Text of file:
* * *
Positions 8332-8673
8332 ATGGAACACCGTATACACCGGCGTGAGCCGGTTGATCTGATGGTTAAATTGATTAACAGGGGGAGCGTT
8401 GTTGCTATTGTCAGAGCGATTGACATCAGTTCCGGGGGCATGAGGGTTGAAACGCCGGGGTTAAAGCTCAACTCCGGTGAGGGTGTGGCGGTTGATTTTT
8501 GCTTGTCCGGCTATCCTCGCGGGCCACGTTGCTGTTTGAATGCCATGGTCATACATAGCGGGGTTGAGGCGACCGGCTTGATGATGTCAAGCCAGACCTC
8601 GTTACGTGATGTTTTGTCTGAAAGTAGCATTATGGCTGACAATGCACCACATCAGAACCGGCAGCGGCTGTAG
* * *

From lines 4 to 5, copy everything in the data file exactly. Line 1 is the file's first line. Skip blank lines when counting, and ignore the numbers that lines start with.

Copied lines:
8501 GCTTGTCCGGCTATCCTCGCGGGCCACGTTGCTGTTTGAATGCCATGGTCATACATAGCGGGGTTGAGGCGACCGGCTTGATGATGTCAAGCCAGACCTC
8601 GTTACGTGATGTTTTGTCTGAAAGTAGCATTATGGCTGACAATGCACCACATCAGAACCGGCAGCGGCTGTAG